Estate planning is one of the best ways to prepare yourself and your family for death, but that is not the only purpose of estate planning. Estate planning can also help you prepare for the possibility of incapacity during your lifetime. There are several different options when it comes to estate planning tools. Which ones are best for you will depend on your unique goals for the future. Your Kansas City estate planning attorney can help.
The basic elements of an estate plan
An appropriate estate plan should do more than just tell everyone who should receive your property after your death. Instead, a comprehensive estate plan may also include instructions for your care if you become disabled or incapacitated before your death, the name of a guardian and manager of inheritances for minor children, provisions for loved ones with special needs, and provisions for loved ones who may need financial assistance or asset protection.
An estate plan can also deal with life insurance policies for your surviving family, disability income insurance if you become unable to work, and long term care insurance to assist in financing your medical care in case of an extended illness or injury. An experienced Kansas City estate planning attorney can make sure you include all the elements necessary for you and your family.
How your estate should be handled after your death
The primary reason most people create an estate plan is to establish a method for handling your estate after your death. One of the primary estate planning tools used to establish what to do with your assets after your death is the Last Will and Testament, or Will for short. A Will is essentially a set of written instructions on how your estate should be distributed after your death. A Will can also provide a way for you to nominate a guardian for your children minor. A disadvantage of a Will, however, is that your estate must go through the probate process before your assets can be distributed. A Kansas City estate planning attorney can explain all of your options for this component of your estate plan.
Preparing yourself and your family for the possibility of incapacity
The term incapacity is defined as the ability to comprehend the consequences of certain legal proceedings, including entering into contracts or signing legal documents. Incapacity could be caused by either a physical or mental condition and can be temporary or permanent. When it comes to estate planning matters, incapacity refers to the ability of an individual to manage his or her own affairs and to make important legal decisions for themselves. Without an appropriate estate plan that addresses incapacity issues, you could end up being appointed a court-supervised conservator or guardian. Your Kansas City estate planning attorney can help you determine exactly what you need to be prepared in case of incapacity in the future.
Most common instruments used for incapacity planning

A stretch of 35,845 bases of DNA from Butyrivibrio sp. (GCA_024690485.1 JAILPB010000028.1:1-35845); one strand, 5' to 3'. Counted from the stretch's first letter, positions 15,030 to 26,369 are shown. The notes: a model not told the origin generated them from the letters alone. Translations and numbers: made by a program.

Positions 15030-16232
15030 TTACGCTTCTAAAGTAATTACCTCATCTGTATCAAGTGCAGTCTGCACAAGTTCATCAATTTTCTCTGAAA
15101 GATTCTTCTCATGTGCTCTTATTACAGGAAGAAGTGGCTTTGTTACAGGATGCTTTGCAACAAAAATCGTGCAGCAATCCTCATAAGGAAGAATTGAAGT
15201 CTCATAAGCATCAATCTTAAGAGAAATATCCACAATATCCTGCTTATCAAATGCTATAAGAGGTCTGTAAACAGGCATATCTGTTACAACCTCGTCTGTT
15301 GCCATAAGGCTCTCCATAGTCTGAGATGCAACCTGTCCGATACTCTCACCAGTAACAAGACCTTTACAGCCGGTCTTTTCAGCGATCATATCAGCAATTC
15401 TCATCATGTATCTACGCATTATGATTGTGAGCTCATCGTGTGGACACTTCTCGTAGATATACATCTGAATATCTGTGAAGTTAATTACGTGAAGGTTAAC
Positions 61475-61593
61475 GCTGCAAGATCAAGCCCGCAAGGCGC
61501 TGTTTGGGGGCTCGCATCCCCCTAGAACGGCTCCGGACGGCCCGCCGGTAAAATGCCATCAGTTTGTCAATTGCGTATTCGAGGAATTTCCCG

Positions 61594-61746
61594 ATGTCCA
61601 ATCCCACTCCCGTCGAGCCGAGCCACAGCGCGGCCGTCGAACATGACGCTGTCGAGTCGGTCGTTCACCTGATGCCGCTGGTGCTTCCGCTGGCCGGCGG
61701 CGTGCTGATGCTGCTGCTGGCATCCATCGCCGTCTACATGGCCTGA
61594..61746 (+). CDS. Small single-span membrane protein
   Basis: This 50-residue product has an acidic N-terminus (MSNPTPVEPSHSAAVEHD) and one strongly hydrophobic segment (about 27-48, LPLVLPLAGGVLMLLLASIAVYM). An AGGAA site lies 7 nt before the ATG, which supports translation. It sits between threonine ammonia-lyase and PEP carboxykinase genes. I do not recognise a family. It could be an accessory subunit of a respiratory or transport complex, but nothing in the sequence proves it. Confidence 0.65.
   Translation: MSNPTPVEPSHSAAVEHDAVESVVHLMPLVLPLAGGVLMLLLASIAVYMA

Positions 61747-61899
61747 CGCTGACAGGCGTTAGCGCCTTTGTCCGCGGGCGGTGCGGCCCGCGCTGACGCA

Two of the most common instruments used when planning for incapacity are Health Care Powers of Attorney and Financial Powers of Attorney. The Health Care Power of Attorney allows you to appoint a representative who will have the authority to make decisions regarding medical care and treatment for you when you can’t. Health Care Powers of Attorney are usually drafted so that they take effect even in cases of temporary incapacity. On the other hand, a Financial Power of Attorney does pretty much the same thing, except the person you select will have the ability to manage your financial affairs.
The time to create your estate plan is now
The reason most clients put off estate planning is they believe they are either too young or don’t have enough assets. Neither of these assumptions is true. First, you are never too young because, the reality is, you cannot predict how long you have. Nor can you be sure that an unexpected illness or injury won’t leave you in capacitated. Because of that uncertainty, the best course is to start your estate plan sooner rather than later. If for nothing else, do it for your family. The families of people who don’t have a plan, will ultimately be left to pick up the pieces without knowing where to start.
Estate planning is not as expensive as you may think
For many, the idea of creating an estate plan seems far too expensive, especially for those with modest incomes. What you should know is, you can always start with a simple plan initially and then update or upgrade it as your financial circumstances change. It is better to have something, than nothing at all. Starting small is a good choice for single individuals and young families. Then, as your needs and the needs of your family change, you can adjust your plan accordingly. An experienced Kansas City estate planning attorney can provide the necessary guidance and peace of mind you need.
Join us for a FREE workshop! If you have questions regarding trusts, or any other estate planning matters, contact Gaughan & Connealy for a consultation either online or by calling us at (913) 262-2000.
Latest posts by Chris Gaughan (see all)
- Planning is Critical - May 1, 2019
- If You Want to Retire in Missouri, Be Prepared! - October 18, 2018
- How is a Testamentary Trust Different from a Living Trust? - September 28, 2018